Locating a DWI in the state of Texas
A DWI, or a conviction that finds a driver guilty of Driving Under the Influence, is a misdemeanor, and a serious offense in Texas. Court records that result in conviction of a person found to have been operating a vehicle while under the influence of alcohol or another inebriant are a matter of public record. Searching for, obtaining, and studying these records is a public right under Texas’s Public Information Act, and can be easily obtained through a number of record search websites.
DWIs in Texas cover multiple categories of infractions. A DWI can occur when a driver operates a vehicle while under the influence of either drugs or alcohol, and a test results in a blood alcohol level (BAC) of .08 or higher. Drivers with a Commercial Drivers License face more stringent laws, and can incur a DWI with a BAC of just .04. Minors can also be charged with impaired driving if any alcohol is detected at all.
If charged with a DWI, a driver may face penalties that aim to prevent them from driving while intoxicated. The minimum penalties for being convicted of a DWI as a first time offender in Texas are: up to $2,000 in fines, three to 180 days in jail, a loss of driver’s license for up to a year, and an annual fee of between $1,000 and $2,000 for three years to retain driving privileges. When initially stopped, the offender has the right to refuse a blood or breath test, but will automatically have their driver’s license suspended for 180 days. The average cost of a DWI defense attorney is $7,000 to $11,000.
Minimum punishments for a second offense are 30 days in jail, up to $4,000 in fines, installation of an ignition interlock device if the two offenses occurred within 5 years of each other, driving privileges revoked for up to two years, and an annual fee to retain driving licensure of up to $2,000 per year for three years. After the third offense, minimum penalties go up to between two and ten years in prison, up to $10,000 in fines, driving privilege revocation for up to two years, an annual fee to retain driving licensure of up to $2,000 per year for three years, and an upgrade from a misdemeanor to either a 2nd degree felony, 3rd degree felony, or Enhanced Felony punishment.
Texas DWI law relies heavily on prior occurrences when determining punishment for an offense. For example, a third DWI offense carries with it punishments of a 3rd degree felony, up to $10,000 in fines, two to ten years in the Texas Department of Criminal Justice (TDCJ) and anywhere from between 180 days to two years of license suspension. If the offender in this case has had one prior penitentiary stay, then the punishment is upgraded to a 2nd degree felony, two to 20 years in TDCJ, and up to two years of license suspension. This is further upgraded if there are two prior penitentiary trips, which is punished with an Enhanced Felony Punishment and 25 years to life in TDCJ.
Driving while intoxicated in Texas can carry additional penalties while driving with a child in the car. If an offender is pulled over and tests positive on a blood test or breathalyzer while transporting someone under the age of 15, they may face fines of up to $10,000, face jail time of up to two years, and lose their driver’s license for 180 days.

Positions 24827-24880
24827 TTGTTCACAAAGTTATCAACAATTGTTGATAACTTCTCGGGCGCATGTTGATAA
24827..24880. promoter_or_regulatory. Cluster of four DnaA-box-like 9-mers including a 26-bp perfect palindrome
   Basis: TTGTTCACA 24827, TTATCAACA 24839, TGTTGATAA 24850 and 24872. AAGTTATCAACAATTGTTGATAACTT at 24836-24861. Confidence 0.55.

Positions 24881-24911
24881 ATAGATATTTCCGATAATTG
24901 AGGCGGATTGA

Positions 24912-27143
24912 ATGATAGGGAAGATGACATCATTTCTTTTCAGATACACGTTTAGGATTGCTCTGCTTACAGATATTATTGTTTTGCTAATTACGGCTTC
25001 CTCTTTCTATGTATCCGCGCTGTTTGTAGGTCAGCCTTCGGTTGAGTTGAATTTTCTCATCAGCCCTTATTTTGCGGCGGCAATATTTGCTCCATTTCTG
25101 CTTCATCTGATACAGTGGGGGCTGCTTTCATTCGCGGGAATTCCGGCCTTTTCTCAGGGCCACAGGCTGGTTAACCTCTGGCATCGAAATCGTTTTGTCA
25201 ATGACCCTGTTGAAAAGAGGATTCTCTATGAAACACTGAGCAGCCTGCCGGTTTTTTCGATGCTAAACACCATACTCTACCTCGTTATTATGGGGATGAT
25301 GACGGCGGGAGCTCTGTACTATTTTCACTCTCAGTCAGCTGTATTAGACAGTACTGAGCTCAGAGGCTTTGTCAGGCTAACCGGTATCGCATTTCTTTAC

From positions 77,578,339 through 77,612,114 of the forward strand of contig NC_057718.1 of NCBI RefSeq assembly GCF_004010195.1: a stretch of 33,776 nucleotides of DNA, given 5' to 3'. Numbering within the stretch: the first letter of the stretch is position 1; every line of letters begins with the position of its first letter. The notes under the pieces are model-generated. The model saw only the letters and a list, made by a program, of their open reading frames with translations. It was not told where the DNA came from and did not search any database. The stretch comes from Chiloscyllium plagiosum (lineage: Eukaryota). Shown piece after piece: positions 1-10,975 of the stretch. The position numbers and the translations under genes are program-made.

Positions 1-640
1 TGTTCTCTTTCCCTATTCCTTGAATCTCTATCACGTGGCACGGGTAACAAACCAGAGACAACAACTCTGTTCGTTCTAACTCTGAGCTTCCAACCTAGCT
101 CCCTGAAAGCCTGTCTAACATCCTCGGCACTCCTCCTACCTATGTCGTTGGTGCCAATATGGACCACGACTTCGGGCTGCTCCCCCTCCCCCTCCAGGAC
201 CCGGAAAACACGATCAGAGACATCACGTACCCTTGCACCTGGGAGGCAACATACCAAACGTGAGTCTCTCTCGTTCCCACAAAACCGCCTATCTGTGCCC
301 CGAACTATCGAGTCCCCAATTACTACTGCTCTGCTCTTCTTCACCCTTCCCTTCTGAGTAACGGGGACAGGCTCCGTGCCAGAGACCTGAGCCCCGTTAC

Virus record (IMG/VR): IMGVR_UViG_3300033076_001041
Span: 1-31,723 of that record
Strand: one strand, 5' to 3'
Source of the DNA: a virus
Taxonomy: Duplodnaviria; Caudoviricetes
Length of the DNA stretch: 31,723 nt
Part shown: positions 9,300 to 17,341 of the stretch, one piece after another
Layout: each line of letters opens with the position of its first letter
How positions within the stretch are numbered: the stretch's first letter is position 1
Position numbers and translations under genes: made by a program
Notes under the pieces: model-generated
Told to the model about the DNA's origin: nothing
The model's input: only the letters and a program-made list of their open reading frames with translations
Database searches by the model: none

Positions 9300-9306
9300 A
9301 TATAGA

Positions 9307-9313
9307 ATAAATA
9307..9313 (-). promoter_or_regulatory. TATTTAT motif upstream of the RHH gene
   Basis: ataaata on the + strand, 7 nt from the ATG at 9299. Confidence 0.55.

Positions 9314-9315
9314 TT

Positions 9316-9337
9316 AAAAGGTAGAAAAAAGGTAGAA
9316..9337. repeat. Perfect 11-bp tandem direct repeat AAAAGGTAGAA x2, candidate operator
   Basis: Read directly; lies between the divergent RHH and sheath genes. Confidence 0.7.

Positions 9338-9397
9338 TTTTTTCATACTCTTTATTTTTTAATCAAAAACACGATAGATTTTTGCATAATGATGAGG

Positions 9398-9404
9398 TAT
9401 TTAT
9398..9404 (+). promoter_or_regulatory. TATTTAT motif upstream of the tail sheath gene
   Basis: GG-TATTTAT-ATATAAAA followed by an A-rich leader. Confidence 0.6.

The first drunk driving laws in Texas were enacted relatively recently; in 1987. From 1981 to 1986, under pressure from such advocacy groups as the Mothers Against Drunk Driving (MADD), the United States Federal Government and then-President Ronald Reagan enacted laws to punish those caught drinking and driving.
Besides raising the minimum drinking age to 21 from 18 in 1981, the two biggest changes that were enacted were that now DWI offenders would be prosecuted with the intent to convict, and that blood alcohol content (BAC) tests would determine if a driver was intoxicated, rather than the loose definition that had existed up to the point.
Texas, along with a handful of other states, finally bowed to this pressure in 1987, ending what some called a “tradition” for the Lone Star state. In a New York Times Article from 1987, then-Chief Clerk for the House Committee on Liquor Regulation Eric Glenn was quoted saying “Texans sort of pride themselves on personal freedom and feel it’s their God-given right to rip up and down the highways with a beer can in hand.” Glenn said this in relation to the fact that while the age of drinking had been raised and that drunk driving laws would now be instituted in Texas, that open-container law (laws that prohibit open containers of alcohol to be present in a motor vehicle had not yet been passed. In the same article, however, Lobbyist for MADD Milo Kirk vowed to pursue enactment of open-container laws, and that “the people that live [in Texas] are disgusted with the old Texas macho image.” Until these laws passed, police in Texas could not arrest anyone drinking at the wheel unless the driver showed signs of intoxication.
Texas was one of 15 states that had no laws against consuming alcohol while or briefly before operating a motor vehicle. The other states were Alabama, Alaska, Connecticut, Delaware, Florida, Georgia, Indiana, Louisiana, Maine, Mississippi, Missouri, New Mexico, Tennessee and Wyoming.